Unsurprisingly, Guillen sees a lot of another former White Sox shortstop in Ramirezs play.

I used to make that play, but this kid has a better arm than me, Guillen said. I had to do it a different way because my arm isnt that strong. Like I say, this kid should have a Gold Glove and All-Star guy. Hopefully we play good and give him the push he needs to be at the top. He showed us already last year how good he is. Its my job now to let everybody know how good he is.

Brett Ballantini is CSNChicago.com's White Sox Insider. Follow him @CSNChi_Beatnik on Twitter for up-to-the-minute White Sox information.

White Sox agree to one-year deals with Brett Lawrie, Avisail Garcia

White Sox agree to one-year deals with Brett Lawrie, Avisail Garcia

Brett Lawrie and Avisail Garcia will both return to the White Sox in 2017.

The team announced it reached deals with both players shortly before Friday’s 7 p.m. CST nontender deadline. Lawrie will earn $3.5 million next season and Garcia received a one-year deal for $3 million.

The club didn’t tender a contract to right-handed pitcher Blake Smith, which leaves its 40-man roster at 38.

Acquired last December for a pair of minor leaguers, Lawrie hit .248/.310/.413 with 12 home runs, 22 doubles and 36 RBIs in 94 games before he suffered a season-ending injury.

Lawrie produced 0.9 f-WAR when he suffered what then-manager Robin Ventura described a “tricky” injury on July 21. Despite numerous tests and a lengthy rehab, Lawrie never returned to the field and was frustrated by the experience. Last month, Lawrie tweeted that he believes the cause of his injury was wearing orthotics for the first time in his career.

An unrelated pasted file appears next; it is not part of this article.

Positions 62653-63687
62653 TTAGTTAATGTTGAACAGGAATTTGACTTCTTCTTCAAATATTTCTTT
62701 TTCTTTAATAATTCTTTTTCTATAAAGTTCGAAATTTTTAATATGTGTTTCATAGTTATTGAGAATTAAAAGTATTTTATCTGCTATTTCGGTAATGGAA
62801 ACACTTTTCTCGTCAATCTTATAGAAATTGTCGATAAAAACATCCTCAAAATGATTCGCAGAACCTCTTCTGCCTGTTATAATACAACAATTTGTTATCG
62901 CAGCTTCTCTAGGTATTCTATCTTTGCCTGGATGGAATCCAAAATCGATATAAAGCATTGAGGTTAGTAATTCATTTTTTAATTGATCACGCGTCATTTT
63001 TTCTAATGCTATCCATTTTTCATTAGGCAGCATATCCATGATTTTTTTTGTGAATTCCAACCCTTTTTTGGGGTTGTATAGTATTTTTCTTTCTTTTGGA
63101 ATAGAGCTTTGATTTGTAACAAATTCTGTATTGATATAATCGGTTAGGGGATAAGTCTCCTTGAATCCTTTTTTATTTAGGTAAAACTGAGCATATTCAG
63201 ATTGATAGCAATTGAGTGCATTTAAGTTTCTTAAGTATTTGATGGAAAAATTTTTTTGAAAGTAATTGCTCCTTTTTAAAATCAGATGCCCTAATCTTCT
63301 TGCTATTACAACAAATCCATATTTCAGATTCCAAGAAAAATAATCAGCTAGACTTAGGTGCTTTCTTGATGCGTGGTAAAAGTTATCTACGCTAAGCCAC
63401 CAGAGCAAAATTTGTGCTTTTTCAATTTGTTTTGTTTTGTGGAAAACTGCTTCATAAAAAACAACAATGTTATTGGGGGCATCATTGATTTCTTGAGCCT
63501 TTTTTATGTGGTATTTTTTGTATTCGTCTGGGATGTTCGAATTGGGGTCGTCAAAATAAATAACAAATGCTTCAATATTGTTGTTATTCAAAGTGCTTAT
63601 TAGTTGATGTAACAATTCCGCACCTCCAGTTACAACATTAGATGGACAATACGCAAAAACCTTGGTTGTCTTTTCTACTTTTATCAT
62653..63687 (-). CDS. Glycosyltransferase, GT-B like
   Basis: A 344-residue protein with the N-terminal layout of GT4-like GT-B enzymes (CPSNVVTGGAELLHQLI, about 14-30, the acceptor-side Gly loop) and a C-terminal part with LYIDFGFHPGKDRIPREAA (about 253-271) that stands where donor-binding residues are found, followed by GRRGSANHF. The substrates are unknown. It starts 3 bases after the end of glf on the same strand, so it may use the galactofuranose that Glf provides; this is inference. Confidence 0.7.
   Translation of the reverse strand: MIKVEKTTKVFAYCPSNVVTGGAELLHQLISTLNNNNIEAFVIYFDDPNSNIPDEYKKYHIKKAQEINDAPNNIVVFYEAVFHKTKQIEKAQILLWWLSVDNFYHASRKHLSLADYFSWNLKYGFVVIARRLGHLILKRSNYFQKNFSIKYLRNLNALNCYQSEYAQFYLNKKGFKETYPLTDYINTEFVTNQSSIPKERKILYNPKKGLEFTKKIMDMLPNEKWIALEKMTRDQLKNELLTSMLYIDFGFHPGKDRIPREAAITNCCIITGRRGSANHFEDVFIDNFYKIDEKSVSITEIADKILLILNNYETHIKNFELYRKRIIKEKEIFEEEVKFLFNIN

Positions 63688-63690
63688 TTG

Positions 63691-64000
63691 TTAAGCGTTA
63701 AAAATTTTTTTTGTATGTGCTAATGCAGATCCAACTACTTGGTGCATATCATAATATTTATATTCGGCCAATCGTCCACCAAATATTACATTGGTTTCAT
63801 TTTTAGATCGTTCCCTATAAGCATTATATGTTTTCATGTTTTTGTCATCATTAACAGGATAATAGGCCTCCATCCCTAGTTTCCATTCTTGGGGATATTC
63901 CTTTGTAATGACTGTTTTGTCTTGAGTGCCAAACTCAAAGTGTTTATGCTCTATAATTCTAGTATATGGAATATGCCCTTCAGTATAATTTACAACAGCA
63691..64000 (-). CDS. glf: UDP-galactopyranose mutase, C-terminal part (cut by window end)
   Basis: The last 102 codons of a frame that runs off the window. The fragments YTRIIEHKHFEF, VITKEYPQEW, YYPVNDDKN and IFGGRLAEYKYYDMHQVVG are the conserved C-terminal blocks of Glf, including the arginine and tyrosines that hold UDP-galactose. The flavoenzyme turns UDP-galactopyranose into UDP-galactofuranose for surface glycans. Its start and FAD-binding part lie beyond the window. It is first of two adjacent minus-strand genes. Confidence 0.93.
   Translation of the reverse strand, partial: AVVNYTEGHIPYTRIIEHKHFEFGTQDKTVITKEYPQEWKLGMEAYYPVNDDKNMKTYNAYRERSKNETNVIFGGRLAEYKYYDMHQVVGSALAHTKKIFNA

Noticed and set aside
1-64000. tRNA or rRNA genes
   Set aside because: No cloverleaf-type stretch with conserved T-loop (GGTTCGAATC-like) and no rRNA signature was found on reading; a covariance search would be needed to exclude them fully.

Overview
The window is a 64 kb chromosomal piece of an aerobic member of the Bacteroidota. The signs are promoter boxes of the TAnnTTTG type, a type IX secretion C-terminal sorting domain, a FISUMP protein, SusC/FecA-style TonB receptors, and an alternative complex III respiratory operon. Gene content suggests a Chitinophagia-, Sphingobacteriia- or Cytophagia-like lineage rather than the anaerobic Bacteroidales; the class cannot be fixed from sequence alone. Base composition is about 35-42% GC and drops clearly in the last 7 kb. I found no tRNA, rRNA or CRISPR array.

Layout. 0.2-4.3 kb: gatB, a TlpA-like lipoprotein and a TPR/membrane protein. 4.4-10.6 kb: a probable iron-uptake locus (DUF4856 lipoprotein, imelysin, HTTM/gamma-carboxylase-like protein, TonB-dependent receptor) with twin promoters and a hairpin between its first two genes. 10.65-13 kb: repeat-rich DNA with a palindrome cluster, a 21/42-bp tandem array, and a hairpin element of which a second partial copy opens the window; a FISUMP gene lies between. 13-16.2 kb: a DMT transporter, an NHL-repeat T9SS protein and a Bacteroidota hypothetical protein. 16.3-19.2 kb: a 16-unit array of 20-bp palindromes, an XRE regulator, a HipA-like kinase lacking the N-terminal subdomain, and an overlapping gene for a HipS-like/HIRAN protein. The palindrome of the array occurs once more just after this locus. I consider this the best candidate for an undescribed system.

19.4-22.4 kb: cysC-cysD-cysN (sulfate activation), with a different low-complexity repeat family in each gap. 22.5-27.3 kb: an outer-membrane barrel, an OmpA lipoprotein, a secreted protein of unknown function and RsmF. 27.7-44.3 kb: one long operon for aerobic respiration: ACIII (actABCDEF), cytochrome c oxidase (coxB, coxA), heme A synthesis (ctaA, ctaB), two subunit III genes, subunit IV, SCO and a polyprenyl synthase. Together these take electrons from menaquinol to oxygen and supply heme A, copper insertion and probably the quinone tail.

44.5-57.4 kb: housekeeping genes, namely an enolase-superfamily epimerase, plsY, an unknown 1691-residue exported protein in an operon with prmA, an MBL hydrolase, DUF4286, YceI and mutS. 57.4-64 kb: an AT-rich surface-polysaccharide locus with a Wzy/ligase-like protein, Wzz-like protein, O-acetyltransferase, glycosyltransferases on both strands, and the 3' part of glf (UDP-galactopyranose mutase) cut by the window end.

He was projected to earn $5.1 million, according to MLBTraderumors.com and earned $4.125 million in 2016.

Garcia hit .245/.307/.385 with 12 homers and 51 RBIs in 453 plate appearances over 120 games. The projected salary for Garcia, arb-eligible for the first time, was $3.4 million.

The team also offered contracts to Miguel Gonzalez and Todd Frazier, who are eligible for free agency in 2018, first baseman Jose Abreu and relievers Dan Jennings, Zach Putnam and Jake Petricka, among others.

The White Sox have until mid-January to reach an agreement with their arbitration-eligible players. If they haven’t, both sides submit figures for arbitration cases, which are then heard throughout February.

White Sox announcer Jason Benetti cracks Crain's 40 under 40

White Sox announcer Jason Benetti cracks Crain's 40 under 40

Crain's Chicago Business released its latest 40 under 40 project and White Sox announcer Jason Benetti made this year's list.

The 33-year-old just finished his first season with the White Sox as play-by-play announcer, working the home games at U.S. Cellular Field (before it was renamed Guaranteed Rate Field last month) alongside Steve Stone as longtime broadcaster Hawk Harrelson saw his workload reduced to mostly road games.

Benetti quickly became a fan favorite among Chicagoans on CSN and other networks in 2016 and his cerebral palsy became more of a backstory, with his work alongside Stone and his affable sense of humor taking center stage instead.

Among other topics, Benetti discussed how he approaches his job of broadcasting for the team he grew up rooting for:

Law school taught me that there are always two sides of the argument. I see it from the Sox prism, but I can’t believe in my heart of hearts that, if the Sox lose, the world’s over anymore. That first game, I was like, “All right, it’s just a game.” And then Avi Garcia hits a homer late in the game against the Indians and I call it like I would call it with a little more. And as the ball cleared the fence, when it was rolling around, I got a slight tear in my eye. And I was like, “What’s that?”

Check out the entire interview with Benetti and the full list at ChicagoBusiness.com.